Support First Things by turning your adblocker off or by making a  donation. Thanks!

The dazzling efficiency with which corporate America exchanges its turkeys and pumpkins for snowmen and reindeer each year confirms that our society is fully post-Christian. The occasional earnest performance of “O Holy Night” is a rule-proving exception. For the most part, endless ranks of crooners sing “holiday” songs, pumping us up for our sexiest, most UNICEF-approved yuletide yet. If that’s not demoralizing enough, Christians in the American Babylon have to contemplate critics such as Harvard’s Mark Tushnet, who openly relishes the possibility of bringing conservative Christians to heel through constitutional litigation. Time to turn up the heat, Tushnet has argued: “The culture wars are over; they lost, we won.” It was the threat of a post-Christian culture bent on reeducating benighted believers that split Christian communities over the unlikely candidacy of Donald Trump. Some were thrilled by his anti-establishment rhetoric; others were horrified by his dissolute character.

The fact that we have Justice Neil Gorsuch instead of Merrick Garland has lowered anxiety. Tushnet’s vision of secularism ascendant has not materialized. Yet believers continue to face uncertainties in post-Christian America. The fate of religious objectors to Obergefell’s gay marriage regime is anything but settled. Masterpiece Cakeshop v. Colorado Civil Rights Commission awaits decision by the Supreme Court. In California, during the 2015–2016 legislative session, S.B. 1146 sought to strip students at colleges affirming a traditional sexual ethic of access to state funds and scholarships. During the 2017–2018 session, A.B. 569 sought to ban codes of conduct at religious institutions that prohibit abortion and extramarital sex. Although neither bill was ultimately successful, the threats they posed to Christian institutions are likely to return. Trump notwithstanding, in all likelihood Christians must continue to defend their religious liberty. This, in turn, requires asking how we can be faithful citizens in a post-Christian culture. 

When I was young, in the 1980s and ’90s, a prominent approach of the religious right was to affirm our history as a Christian nation. Faithful citizenship meant reestablishing America’s Christian identity. I sensed then (and think now) that for historical, theological, and philosophical reasons, this view is flawed. We need to abandon that paradigm. It is unclear, however, that anything more helpful is readily available to American Christians. In the main, Evangelical reflection on faithful citizenship remains deficient. That’s because we fail to think institutionally about political matters.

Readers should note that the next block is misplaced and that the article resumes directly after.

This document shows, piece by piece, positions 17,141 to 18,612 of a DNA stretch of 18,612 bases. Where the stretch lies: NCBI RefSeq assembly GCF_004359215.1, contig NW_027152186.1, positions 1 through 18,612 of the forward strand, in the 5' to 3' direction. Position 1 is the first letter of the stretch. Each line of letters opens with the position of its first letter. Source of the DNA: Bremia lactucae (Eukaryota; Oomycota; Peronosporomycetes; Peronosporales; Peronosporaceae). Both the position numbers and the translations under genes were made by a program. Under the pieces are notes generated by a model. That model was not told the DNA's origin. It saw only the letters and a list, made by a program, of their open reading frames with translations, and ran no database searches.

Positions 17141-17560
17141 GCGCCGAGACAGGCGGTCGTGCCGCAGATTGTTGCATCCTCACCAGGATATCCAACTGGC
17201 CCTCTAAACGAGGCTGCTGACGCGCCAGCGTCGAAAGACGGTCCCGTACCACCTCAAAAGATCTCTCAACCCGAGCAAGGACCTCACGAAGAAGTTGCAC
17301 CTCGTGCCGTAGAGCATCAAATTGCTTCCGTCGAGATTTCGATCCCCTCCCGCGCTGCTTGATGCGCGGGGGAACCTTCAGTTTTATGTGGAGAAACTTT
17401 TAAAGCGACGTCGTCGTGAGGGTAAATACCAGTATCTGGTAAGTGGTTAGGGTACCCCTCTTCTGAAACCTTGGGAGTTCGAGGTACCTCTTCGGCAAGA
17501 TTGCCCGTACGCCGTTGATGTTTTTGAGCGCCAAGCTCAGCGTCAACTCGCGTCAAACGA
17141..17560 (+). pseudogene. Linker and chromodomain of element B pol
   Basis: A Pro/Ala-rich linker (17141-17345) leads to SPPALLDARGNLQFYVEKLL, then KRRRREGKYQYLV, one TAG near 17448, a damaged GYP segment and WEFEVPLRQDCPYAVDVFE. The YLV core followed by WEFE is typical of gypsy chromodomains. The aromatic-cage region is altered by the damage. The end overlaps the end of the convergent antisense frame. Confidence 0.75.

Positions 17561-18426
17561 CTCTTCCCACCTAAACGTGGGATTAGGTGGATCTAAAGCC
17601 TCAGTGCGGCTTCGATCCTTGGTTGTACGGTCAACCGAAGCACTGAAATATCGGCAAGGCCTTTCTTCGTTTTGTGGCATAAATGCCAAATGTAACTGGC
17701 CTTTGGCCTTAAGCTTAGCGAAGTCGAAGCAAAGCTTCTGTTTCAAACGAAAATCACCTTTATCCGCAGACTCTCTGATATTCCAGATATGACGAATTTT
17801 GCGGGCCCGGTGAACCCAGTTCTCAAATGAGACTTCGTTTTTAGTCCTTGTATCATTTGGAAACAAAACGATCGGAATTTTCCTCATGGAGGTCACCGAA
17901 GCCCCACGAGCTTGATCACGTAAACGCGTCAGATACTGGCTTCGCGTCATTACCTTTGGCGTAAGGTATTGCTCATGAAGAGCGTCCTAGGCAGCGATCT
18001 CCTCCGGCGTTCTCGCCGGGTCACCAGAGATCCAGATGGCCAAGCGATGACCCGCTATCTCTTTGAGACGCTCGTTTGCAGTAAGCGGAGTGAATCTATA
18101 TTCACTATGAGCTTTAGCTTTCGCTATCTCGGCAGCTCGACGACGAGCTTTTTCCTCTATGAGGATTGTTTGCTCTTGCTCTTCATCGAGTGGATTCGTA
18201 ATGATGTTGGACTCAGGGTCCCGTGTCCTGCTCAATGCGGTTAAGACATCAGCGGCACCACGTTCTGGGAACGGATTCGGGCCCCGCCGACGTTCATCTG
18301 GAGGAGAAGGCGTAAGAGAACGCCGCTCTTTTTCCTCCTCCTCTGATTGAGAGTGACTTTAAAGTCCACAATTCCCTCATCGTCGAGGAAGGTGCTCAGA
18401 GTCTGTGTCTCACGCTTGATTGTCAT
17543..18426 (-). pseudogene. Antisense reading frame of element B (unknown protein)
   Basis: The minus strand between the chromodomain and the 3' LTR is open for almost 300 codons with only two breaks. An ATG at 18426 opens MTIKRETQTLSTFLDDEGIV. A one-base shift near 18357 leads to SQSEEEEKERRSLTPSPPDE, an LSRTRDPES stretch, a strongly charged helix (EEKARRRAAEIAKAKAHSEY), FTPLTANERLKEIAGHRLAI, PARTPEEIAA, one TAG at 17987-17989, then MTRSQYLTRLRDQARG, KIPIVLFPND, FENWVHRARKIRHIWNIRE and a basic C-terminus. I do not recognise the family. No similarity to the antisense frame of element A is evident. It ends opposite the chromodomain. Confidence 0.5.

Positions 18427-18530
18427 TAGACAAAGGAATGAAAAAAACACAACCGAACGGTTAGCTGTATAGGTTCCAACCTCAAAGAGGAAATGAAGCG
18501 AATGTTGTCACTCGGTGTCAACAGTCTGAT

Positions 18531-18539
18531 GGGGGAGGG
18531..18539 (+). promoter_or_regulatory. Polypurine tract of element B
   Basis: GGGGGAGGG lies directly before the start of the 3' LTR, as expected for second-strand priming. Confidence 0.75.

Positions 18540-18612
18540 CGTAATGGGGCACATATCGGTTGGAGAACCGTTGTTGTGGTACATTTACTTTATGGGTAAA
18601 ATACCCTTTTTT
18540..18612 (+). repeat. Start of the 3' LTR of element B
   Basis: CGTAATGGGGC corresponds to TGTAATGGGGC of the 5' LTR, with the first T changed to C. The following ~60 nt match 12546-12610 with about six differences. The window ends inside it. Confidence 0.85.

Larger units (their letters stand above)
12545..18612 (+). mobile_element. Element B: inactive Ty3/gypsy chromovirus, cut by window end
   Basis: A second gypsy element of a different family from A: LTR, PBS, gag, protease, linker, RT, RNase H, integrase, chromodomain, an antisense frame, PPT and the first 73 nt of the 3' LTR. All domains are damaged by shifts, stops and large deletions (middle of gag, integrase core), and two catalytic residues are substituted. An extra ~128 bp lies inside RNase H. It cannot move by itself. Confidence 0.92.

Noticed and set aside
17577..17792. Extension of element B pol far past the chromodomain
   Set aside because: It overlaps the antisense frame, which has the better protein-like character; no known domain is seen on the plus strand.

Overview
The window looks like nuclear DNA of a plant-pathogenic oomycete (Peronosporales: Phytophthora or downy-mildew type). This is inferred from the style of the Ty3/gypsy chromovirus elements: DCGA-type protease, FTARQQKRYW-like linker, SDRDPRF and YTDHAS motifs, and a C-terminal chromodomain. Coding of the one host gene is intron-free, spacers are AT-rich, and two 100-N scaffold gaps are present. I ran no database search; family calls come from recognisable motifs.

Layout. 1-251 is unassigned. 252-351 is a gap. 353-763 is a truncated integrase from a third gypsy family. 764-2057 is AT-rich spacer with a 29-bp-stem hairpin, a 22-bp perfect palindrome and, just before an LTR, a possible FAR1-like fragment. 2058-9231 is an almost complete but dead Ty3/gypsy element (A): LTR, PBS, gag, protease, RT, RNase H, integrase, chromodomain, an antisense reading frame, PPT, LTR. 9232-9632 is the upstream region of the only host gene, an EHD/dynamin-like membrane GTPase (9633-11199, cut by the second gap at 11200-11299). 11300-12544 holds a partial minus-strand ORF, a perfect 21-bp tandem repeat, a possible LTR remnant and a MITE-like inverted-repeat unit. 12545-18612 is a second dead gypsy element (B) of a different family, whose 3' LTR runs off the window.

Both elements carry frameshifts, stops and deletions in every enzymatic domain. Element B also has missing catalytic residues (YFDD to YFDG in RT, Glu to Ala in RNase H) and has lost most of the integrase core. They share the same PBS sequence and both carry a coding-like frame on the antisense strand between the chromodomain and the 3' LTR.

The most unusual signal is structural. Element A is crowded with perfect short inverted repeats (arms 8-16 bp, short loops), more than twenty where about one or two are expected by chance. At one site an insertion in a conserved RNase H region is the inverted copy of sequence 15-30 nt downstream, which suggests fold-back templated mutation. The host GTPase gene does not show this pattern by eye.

Hugh Heclo tried to remedy this in On Thinking Institutionally, a work that draws on Alexis de Tocqueville, James Madison, and Edmund Burke, among others. By his definition, to think institutionally requires us to be active participants in social or political practices, and to do so as those who take responsibility for ensuring the reception and passing on of the goods essential to them. Burke employed a legal analogy to make the point. He argued that Englishmen possess their rights as an “entailed inheritance.” This inheritance gave them great benefits, but it also vested them with communal obligations. On this view, citizens do not individually possess rights; they enjoy rights which are part of a common possession. We are all bearers of God-given natural rights; however, their core meaning and application must be institutionalized in the political practice of a people. Those institutions become the shared possession of generations, and we think institutionally insofar as we exercise our prudence to ensure that those institutions flourish.

Evangelicals should have no trouble thinking institutionally, because they do so about the Church all the time. To be a Christian is to play a role within the Body of Christ. The life of faith seeks the common good of the faithful. Increasingly, Evangelicals are also doing a better job of understanding the ecclesial common good in a fuller sense. We are looking back to received tradition and thinking more carefully about the long-term flourishing of our communities.

This institutional perspective does not extend to politics, however. Instead, Evangelicals often instinctively engage political questions in liberal terms, focusing on personal rights and particular issues. In the past, this has meant emphasis on the right to life and a defense of marriage. But many young Evangelicals are turning this approach on its head. They have serious doubts about long-standing institutions such as traditional marriage and even about constitutional fixtures like religious liberty. Don’t these merely serve the special interests of our churches? To defend them seems like a bid to advance our rights over against the competing interests of fellow citizens. How can we insist on norms based on the Bible? What’s the point of this in a thoroughly post-Christian society?